Ireland: Details of Newly Published Finance (No. 2) Bill 2013
On October 24, 2013, the Irish government published the Finance (No. 2) Bill 2013. Some of the main measures included in the Bill, which were not announced in the Budget of October 15, 2013, are as follows:
- Exit Tax: Section 627 of the Taxes Consolidation Act (TCA) provides for an ‘exit tax’ on certain companies that cease to be resident for tax purposes in Ireland. Such companies are deemed to have disposed of their capital assets at market value (other than assets which are used for the purposes of a continuing trade in Ireland). In response to recent decisions of the Court of Justice of the European Union in relation to the ‘exit tax’ regimes of other Member States, the Bill amends Ireland’s regime. The amendments provide for an optional scheme of deferred payment of the ‘exit tax’ in cases where a liability arises on unrealized gains on the migration of a company from Ireland to another EU or EEA Member State.
- Double Tax Relief: Section 28(1)(c) of the Bill will enhance double taxation relief in respect of leasing income by providing for the carry-forward of unrelieved foreign tax against future taxable profits from the same source of income. This measure will be of particular benefit to the aircraft leasing industry. Section 28 also makes two additional separate unrelated amendments to Schedule 24 of the TCA 1997.
- Trading Losses: The Bill provides for the removal of the 50% restriction on the amount of prior year trading losses a NAMA participating institution (PI) can set off against trading profits. The remaining PIs comprise AIB and Bank of Ireland, of which the State owns 99.8% and 15% respectively. This amendment protects the value of deferred tax assets at the banks, improving capital ratios under the new Basel III rules and enhancing the valuation of the State’s equity holdings in the two banks.
- Relief for “key employees” engaged in R&D activities. Since 2012, a company with an entitlement to the R&D Tax Credit can surrender a portion of the credit to employees who meet the definition of a ‘key employee’ as set out in Section 472D TCA 1997. Subject to certain conditions, the employee can use the benefit of the tax credit to reduce their own income tax liability. Budget 2014 announced some modest amendments to the relief to remove barriers to take-up. Specifically, Section 13(f) of the Bill removes the claw-back liability from an employee where a company has made an incorrect claim for the R&D tax credit and surrendered an amount of that credit to a key employee. This amendment operates in conjunction with Section 21 of the Bill which provides that the tax foregone can be recovered from the company instead. Section 13 also contains a number of other technical amendments to the scheme to ensure that it operates as intended.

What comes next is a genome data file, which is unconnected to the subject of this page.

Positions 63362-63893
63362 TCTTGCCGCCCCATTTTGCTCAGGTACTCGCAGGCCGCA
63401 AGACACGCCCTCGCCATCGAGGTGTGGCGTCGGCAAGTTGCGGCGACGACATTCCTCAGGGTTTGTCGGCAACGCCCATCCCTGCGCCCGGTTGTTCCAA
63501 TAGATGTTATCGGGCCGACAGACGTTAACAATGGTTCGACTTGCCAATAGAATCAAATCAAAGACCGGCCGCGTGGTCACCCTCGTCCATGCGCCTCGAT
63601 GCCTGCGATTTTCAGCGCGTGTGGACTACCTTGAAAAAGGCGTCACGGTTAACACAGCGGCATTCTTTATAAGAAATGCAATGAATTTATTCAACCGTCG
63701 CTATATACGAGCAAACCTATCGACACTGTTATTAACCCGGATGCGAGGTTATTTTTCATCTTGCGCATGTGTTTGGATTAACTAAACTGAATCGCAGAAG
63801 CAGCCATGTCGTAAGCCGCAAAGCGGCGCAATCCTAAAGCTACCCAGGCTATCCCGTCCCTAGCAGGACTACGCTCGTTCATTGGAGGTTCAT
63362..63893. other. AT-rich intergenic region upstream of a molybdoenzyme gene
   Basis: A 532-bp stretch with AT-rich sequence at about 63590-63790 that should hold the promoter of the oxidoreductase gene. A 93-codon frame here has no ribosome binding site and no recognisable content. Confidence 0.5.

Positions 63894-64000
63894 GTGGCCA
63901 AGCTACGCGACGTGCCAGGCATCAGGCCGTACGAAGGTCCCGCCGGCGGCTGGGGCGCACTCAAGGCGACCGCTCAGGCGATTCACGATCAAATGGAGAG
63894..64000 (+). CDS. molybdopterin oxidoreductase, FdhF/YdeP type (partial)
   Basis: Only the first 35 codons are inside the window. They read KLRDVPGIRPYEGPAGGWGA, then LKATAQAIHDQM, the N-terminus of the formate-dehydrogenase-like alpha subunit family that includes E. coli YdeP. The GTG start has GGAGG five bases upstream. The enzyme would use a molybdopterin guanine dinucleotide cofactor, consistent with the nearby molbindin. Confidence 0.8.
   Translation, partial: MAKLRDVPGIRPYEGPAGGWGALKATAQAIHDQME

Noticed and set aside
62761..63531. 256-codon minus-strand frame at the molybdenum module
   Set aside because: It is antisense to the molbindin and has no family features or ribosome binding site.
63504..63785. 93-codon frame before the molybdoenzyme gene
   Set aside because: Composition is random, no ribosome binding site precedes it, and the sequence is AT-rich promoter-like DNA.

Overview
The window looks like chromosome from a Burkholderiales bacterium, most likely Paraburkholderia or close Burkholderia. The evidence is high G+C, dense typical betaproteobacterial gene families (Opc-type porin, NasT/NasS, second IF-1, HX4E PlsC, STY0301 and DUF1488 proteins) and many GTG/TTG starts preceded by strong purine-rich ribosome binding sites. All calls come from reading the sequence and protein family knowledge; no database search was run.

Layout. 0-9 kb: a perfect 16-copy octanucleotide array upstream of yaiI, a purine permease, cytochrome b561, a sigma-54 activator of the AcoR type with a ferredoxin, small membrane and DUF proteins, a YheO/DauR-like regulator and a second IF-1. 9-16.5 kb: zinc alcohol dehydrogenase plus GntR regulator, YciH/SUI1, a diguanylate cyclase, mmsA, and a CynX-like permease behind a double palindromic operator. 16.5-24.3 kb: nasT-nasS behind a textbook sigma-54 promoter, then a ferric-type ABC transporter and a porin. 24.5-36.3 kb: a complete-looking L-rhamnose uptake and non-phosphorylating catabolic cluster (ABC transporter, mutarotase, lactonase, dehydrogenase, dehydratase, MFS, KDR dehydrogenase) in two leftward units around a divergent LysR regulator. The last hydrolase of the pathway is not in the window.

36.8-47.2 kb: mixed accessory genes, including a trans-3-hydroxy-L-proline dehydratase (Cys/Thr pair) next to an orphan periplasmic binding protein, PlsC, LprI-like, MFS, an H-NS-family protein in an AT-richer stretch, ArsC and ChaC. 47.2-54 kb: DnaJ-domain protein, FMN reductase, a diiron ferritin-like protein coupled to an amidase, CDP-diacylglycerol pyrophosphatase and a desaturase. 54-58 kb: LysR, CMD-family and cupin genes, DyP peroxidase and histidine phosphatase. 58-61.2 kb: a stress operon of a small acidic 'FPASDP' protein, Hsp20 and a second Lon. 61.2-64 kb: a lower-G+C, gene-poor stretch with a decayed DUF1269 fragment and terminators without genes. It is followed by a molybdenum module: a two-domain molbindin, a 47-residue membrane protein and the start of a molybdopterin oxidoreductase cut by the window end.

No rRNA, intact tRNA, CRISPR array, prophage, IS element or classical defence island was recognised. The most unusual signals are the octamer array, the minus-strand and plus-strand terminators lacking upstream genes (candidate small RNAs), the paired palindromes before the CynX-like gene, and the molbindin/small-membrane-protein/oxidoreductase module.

- VAT deductibility: The Bill restricts the deductibility of VAT payable in respect of services related to the transfer of a business. Under the amendments, the deductibility will be allowed only for services that relate to the transfer of a taxable business. Consequently, no deduction for input VAT is granted in respect of services related to the transfer of an exempt business.
- Benefits: As the legislation relating to benefit-in-kind is still determined in miles it has been necessary for employers and payroll providers, in correctly calculating the notional pay associated with the use of a company car, to carry out additional calculations to convert distances and usage into miles. An amendment is proposed to rectify this.
You may notice that Ireland’s Finance Bill is a bit early this year. Under the regulations known as the “Two-Pack*” which were formally adopted on May 30, 2013, a common budgetary timeline is being introduced for all Euro Area* member states. Specifically:
- the draft budget for central government and the main parameters of the draft budgets for all the other sub-sectors of the general government must be published by the 15th of October each year;
- draft budgetary plans in a common format must be submitted by all Euro area Member States not in a program of assistance; and
- the budget for the central government must be adopted or fixed upon and published by the 31st of December each year.
*The “Two pack” is part of the EU's economic governance revamp. It joins other instruments such as the European Semester, the "six pack" and the Fiscal Compact in ensuring that the EU's economic and monetary union is less fragmented and that its component countries run fiscally sound policies. Euro area member states (aka the Eurozone) are Austria, Belgium, Cyprus, Estonia, Finland, France, Germany, Greece, Ireland, Italy, Latvia (as of 1.1.2014), Luxembourg, Malta, The Netherlands, Portugal, Slovenia, Slovakia, Spain. The following members of the European Union do not use the euro: Bulgaria, Czech Republic, Denmark, Croatia, Lithuania, Hungary, Poland, Romania, Sweden and the United Kingdom.